To me it was taking time to notice something that is almost always there but that if you didn’t purposefully seek it out you would miss — and that is our planet and how it reacts with the energy from the sun and how our magnetic field works and how the upper atmosphere works — what it really is, is just beauty.
Hadfield also relates the effects of space and space travel on the astronauts’ bodies. He developed osteoporosis, or thinning of the bones, a condition I often see and treat in my patients. Thankfully, this condition at least partially reverses as an astronaut spends time back on Earth. Scientists are seeking to understand how this happens and perhaps someday apply this knowledge to preventing hip and vertebral compression fractures in us regular, non-astronaut folks. His description of the punishing collision astronauts endure when they land on Earth left me in awe of their bravery and toughness.
When Hadfield details how astronauts learn to cope with the many fears that their work evokes, it reminded me of cognitive behavioral therapy (CBT). You confront your fears by thoughtfully planning for the realities you will face.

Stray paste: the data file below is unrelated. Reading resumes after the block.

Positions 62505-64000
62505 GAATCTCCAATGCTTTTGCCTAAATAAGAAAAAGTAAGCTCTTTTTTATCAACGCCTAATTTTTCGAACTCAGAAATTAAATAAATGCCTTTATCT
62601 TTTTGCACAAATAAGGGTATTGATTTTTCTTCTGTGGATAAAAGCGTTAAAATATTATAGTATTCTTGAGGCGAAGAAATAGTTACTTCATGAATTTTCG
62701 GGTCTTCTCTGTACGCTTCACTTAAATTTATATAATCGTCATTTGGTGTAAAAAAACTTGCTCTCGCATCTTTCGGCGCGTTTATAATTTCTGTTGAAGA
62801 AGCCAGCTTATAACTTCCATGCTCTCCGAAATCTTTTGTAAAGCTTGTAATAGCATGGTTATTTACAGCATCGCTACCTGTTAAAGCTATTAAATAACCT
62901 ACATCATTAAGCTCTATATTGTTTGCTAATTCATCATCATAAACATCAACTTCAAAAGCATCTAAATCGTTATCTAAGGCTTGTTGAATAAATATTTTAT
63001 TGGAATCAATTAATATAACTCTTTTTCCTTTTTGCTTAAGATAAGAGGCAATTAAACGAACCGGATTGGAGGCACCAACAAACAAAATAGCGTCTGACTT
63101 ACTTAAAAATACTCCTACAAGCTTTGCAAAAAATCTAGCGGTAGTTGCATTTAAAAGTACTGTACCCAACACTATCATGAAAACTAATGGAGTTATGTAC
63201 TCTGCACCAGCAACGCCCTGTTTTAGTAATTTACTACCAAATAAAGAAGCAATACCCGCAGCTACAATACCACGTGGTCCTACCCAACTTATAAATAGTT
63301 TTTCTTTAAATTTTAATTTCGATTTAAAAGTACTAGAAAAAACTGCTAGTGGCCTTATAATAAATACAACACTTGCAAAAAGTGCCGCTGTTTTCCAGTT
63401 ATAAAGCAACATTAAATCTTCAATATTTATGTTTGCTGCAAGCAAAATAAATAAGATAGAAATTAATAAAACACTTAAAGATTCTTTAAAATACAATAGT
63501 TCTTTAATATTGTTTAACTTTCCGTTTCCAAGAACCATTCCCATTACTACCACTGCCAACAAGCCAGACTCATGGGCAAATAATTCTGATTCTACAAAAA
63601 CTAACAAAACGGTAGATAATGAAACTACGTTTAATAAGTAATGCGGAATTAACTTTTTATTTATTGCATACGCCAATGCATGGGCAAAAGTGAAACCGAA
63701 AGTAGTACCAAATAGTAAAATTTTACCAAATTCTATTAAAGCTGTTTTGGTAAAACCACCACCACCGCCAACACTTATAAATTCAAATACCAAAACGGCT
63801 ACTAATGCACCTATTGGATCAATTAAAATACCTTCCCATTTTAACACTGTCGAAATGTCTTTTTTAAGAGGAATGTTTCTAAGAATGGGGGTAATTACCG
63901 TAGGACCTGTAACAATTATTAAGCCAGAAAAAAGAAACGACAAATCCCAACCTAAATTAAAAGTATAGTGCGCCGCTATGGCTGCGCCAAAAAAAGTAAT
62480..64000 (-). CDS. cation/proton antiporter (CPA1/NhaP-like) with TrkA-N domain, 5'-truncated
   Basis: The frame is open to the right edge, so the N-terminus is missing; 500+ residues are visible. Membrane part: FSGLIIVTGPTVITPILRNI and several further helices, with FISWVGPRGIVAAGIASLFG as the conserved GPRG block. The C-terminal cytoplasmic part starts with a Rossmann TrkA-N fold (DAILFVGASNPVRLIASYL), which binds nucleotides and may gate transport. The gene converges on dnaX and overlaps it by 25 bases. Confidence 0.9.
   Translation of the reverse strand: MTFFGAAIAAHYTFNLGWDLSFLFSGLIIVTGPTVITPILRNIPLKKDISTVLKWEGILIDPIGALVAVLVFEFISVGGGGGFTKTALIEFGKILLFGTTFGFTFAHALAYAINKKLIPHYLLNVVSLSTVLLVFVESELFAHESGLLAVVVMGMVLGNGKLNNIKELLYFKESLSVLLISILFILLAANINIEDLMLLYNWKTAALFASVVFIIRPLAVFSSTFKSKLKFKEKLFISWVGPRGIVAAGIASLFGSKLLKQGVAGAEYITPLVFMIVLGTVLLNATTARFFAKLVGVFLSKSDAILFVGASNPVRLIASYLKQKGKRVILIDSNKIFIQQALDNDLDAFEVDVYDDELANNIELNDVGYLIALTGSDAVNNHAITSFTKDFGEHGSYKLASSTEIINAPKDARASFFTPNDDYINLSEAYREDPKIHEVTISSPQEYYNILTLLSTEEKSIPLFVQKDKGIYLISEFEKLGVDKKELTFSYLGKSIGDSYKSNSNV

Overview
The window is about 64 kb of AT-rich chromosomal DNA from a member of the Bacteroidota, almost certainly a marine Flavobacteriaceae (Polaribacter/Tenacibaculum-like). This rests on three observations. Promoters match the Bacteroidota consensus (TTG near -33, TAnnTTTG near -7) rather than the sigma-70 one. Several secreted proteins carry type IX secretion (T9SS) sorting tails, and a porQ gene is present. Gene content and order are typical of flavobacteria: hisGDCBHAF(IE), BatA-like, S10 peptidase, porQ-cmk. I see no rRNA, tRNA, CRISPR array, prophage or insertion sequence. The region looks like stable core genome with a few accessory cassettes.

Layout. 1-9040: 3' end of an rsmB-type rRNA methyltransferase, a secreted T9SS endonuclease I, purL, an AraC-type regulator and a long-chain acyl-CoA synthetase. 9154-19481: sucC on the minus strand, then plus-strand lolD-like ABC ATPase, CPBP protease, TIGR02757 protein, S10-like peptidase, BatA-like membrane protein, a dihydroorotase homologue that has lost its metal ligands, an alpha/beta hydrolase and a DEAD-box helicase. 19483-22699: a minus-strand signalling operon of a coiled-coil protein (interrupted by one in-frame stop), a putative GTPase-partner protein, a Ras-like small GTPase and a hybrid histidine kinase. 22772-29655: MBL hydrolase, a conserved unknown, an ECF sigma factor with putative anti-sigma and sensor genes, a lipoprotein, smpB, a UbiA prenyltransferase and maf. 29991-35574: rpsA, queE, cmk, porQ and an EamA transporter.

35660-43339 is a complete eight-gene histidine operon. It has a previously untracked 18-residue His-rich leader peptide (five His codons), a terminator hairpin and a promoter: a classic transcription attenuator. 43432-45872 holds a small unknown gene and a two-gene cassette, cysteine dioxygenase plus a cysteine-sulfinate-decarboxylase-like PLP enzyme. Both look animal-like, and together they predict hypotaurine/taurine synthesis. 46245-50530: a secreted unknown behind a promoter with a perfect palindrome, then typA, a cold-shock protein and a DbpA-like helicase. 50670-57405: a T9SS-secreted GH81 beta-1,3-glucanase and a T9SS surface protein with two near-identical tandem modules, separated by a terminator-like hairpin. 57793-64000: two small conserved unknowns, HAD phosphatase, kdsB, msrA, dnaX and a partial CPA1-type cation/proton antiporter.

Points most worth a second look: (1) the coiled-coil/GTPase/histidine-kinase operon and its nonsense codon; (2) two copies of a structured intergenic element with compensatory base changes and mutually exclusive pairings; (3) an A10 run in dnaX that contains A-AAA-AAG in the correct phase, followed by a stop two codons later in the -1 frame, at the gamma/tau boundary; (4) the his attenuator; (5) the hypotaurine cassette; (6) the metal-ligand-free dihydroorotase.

Half of the risk of a six-month flight is in the first nine minutes, so as a crew, how do you stay focused? How do you not get paralyzed by the fear of it? The way we do it is to break down: What are the risks? And a nice way to keep reminding yourself is: What’s the next thing that’s going to kill me? And it might be five seconds away, it might be an inadvertent engine shutdown, or it might be staging of the solid rockets coming off. … We don’t just live with that, though. The thing that is really useful, I think out of all of this, is we dig into it so deeply and we look at, “OK, so this might kill us, this is something that would normally panic us, let’s get ready, let’s think about it.” And we go into every excruciating detail of why that might affect what we’re doing and what we can do to resolve it and have a plan, and be comfortable with it. …
It’s not like astronauts are braver than other people; we’re just meticulously prepared. We dissect what it is that’s going to scare us, and what it is that is a threat to us and then we practice over and over again so that the natural irrational fear is neutralized.
At the end of the interview, Terry Gross asks Hadfield about his own spirituality and how his experience in space has influenced it.
The big pervasive feeling onboard looking at the Earth [from space] is one of tremendous exquisite privilege that it exists. … But I think what everyone would find if they could be in that position — if they could see the whole world every 90 minutes and look down on the places where we do things right, and look down where we’re doing stupid, brutal things to each other and the inevitable patience of the world that houses us — I think everybody would be reinforced in their faith, and maybe readdress the real true tenets of what’s good and what gives them strength.